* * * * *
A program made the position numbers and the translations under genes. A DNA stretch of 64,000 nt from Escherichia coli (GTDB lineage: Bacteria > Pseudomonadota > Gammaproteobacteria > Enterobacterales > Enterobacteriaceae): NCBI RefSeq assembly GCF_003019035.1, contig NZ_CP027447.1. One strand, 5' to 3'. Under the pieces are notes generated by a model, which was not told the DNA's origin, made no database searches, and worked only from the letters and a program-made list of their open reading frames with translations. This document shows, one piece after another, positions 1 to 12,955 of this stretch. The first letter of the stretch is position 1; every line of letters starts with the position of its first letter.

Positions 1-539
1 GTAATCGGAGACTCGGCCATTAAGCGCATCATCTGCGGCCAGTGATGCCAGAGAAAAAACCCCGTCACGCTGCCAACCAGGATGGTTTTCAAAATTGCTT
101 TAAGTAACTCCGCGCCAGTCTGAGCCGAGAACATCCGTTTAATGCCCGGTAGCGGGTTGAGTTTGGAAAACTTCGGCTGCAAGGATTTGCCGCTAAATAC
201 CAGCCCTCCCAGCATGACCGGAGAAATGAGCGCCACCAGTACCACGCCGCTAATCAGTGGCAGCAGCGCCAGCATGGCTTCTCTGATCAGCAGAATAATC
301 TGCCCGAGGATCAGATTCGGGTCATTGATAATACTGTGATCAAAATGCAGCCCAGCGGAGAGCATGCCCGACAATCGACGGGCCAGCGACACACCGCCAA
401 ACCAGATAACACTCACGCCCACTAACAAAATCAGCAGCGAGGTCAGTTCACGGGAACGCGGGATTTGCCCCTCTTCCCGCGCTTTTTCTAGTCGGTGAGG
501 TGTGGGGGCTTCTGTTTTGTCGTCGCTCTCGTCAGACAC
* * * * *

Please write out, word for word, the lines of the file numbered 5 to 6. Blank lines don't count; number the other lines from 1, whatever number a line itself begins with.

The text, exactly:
201 CAGCCCTCCCAGCATGACCGGAGAAATGAGCGCCACCAGTACCACGCCGCTAATCAGTGGCAGCAGCGCCAGCATGGCTTCTCTGATCAGCAGAATAATC
301 TGCCCGAGGATCAGATTCGGGTCATTGATAATACTGTGATCAAAATGCAGCCCAGCGGAGAGCATGCCCGACAATCGACGGGCCAGCGACACACCGCCAA